Kevin Mayer, the chairman of direct-to-consumer and international at The Walt Disney Company, touted the importance of Asia as a growth driver and discussed the strategy behind Disney+ at APOS today.
Mayer was interviewed on stage at APOS by Vivek Couto, executive director of Media Partners Asia (MPA), the organizer of APOS.
“We’re focused on Asia as one of the growth drivers—it’s super important to us,” Mayer said. Growth in Asia, in India in particular, was one of the drivers behind Disney’s acquisition of 21st Century Fox, Mayer noted. “Star India is a crown jewel of that acquisition.”
He went on to note that “local content is the winner in these markets. We have great global content, but if we’re going to be a big player in areas [in Asia] outside of India, local content is crucial to growing not only our direct-to-consumer business but also our traditional business. We view India as a guidepost.”
Of note, Hotstar, Star India’s OTT platform, has 300 million monthly active users. “One out of every four hours of television in India is delivered by a Star television network. That’s a model we’d love to see elsewhere in Asia—local traditional television and moving it over the top.”
The conversation then moved to the decision to bet big on direct to consumer. “Going all in on a new business model and disrupting your current business is not taken lightly. We discussed it for quite some time. We’ve been looking at the benefits of direct to consumer for several years. The only way to really get data on people’s affinities and usage patterns and viewing patterns is to have a direct relationship with them. We can use that data to personalize the experience and serve the consumer better. Also, it’s a big financial growth strategy. There was a whole part of the value chain that we were leaving to third parties.”
To prep for the D2C launch, Mayer said, “We set up the new Disney in a very specific way. Theme parks and consumer products in one division, the creative elements—the movie studios, television studio, ESPN—to create a content engine, and then we have direct to consumer and international, where we monetize the content. We wanted our investors to understand the economics of it. Direct to consumer will pay a license fee for the content we create. Investors will be able to value the traditional Disney business, which we made whole because of the [licensing] payments we’re making, and then the new direct-to-consumer business.”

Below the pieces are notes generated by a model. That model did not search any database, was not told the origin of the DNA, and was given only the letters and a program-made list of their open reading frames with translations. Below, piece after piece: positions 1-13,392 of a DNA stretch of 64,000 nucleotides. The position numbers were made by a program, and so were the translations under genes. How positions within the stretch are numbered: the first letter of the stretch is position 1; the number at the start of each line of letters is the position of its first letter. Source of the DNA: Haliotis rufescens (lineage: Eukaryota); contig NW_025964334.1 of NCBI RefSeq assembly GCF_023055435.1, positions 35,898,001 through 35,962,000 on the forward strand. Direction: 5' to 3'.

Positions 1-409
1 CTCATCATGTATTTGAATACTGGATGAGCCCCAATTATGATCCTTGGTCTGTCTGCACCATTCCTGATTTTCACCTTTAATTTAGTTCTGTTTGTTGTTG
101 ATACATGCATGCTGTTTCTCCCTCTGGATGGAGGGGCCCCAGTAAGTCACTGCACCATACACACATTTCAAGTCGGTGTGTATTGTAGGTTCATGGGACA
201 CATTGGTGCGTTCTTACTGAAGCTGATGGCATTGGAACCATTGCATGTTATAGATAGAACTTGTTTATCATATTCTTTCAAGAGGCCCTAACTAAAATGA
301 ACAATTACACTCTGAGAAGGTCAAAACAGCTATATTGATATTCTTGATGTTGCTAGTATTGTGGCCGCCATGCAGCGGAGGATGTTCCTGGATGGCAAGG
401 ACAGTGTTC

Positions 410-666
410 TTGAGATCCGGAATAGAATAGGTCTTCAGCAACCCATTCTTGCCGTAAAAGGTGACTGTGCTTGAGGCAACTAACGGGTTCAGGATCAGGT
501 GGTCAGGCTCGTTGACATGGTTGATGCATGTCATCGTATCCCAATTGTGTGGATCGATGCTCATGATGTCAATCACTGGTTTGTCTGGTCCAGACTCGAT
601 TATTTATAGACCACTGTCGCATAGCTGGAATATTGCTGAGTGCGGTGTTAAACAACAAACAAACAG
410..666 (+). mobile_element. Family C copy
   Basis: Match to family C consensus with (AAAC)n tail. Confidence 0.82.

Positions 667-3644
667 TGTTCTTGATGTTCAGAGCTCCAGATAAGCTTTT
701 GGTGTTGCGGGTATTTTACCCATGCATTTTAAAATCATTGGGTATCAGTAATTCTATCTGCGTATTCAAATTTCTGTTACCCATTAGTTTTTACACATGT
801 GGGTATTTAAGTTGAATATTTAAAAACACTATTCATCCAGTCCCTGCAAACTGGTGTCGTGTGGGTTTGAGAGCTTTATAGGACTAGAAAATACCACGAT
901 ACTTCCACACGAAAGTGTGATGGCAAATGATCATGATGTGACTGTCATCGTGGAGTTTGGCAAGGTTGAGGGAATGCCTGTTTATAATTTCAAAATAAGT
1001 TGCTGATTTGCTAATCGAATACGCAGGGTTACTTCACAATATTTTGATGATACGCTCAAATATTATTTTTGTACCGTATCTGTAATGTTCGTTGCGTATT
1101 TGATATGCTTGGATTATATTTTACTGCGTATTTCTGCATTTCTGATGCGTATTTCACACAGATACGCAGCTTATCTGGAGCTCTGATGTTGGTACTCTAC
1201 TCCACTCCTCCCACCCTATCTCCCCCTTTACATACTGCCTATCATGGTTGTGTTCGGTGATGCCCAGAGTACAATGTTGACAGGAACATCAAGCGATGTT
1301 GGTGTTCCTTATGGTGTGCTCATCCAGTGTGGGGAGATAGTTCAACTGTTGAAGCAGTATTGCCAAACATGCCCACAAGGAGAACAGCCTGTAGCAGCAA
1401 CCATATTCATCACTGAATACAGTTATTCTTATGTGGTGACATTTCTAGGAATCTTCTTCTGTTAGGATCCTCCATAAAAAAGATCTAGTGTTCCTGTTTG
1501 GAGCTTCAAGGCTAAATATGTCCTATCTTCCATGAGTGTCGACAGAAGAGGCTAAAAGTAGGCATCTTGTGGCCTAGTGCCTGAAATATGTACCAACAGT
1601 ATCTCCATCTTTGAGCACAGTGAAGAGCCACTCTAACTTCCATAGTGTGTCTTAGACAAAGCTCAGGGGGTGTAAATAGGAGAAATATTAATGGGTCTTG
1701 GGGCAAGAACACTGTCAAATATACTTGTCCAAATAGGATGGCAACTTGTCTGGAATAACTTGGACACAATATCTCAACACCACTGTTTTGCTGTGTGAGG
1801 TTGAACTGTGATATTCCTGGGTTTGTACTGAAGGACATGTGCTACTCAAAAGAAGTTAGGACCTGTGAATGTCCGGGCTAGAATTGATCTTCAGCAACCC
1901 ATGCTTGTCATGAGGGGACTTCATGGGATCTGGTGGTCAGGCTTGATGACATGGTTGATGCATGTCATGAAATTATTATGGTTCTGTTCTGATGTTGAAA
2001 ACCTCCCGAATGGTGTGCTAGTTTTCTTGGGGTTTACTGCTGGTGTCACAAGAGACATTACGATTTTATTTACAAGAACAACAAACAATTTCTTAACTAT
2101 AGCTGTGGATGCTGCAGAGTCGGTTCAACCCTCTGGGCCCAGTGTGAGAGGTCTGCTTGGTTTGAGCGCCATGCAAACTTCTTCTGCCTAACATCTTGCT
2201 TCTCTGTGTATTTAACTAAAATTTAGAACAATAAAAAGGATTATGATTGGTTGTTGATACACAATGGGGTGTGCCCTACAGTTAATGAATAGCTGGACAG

Disney expects its D2C business—which is being priced at $6.99 a month in the U.S.—to break even in five years time.
“We’re not after beating Netflix,” Mayer said. “We’ll offer entirely different content on Disney+.”
Disney expects to reach 60 million to 90 million subscribers in five years time, about two-thirds of which will be international. “We’re going to deploy Disney+ in one form or another in each market that matters.”
Mayer went on to discuss the differentiation between Disney+ and Hulu, where Disney is now the majority owner.
“If you’re a fan of Disney, Pixar, Marvel, Star Wars or National Geographic, everything that flows through those brands will be on Disney+. Some will travel through other windows, but everything eventually will be on Disney+. It’s a four-quadrant service. You won’t find anything above a PG-13. Hulu is our general-entertainment service, so everything from ABC, FX, the 21st Century Fox television studio, Freeform, Fox Movies, will end up there. And we’ll continue to license from third parties. And in the U.S., we have ESPN+. So three independent services.”
Disney may explore international opportunities for Hulu, Mayer added.
On other potential acquisitions at Disney, Mayer stated, “Acquisitions are never done—we’re always looking to grow our business. We are somewhat extended now, so I don’t think there are any major acquisitions in the cards, but you never know. Never say never.”
The session ended with Mayer discussing the “balancing act” between Disney+’s international rollout and the company’s traditional television business around the world. “One of the reasons we put direct to consumer and international in the same organization was so we could make the decision as to where that balancing act should lie. I think you’ll see a shift over time. The direct-to-consumer business has to be robust, we’re going all in, but we’re trying to have a substantial and growing traditional television business for the foreseeable future as well.”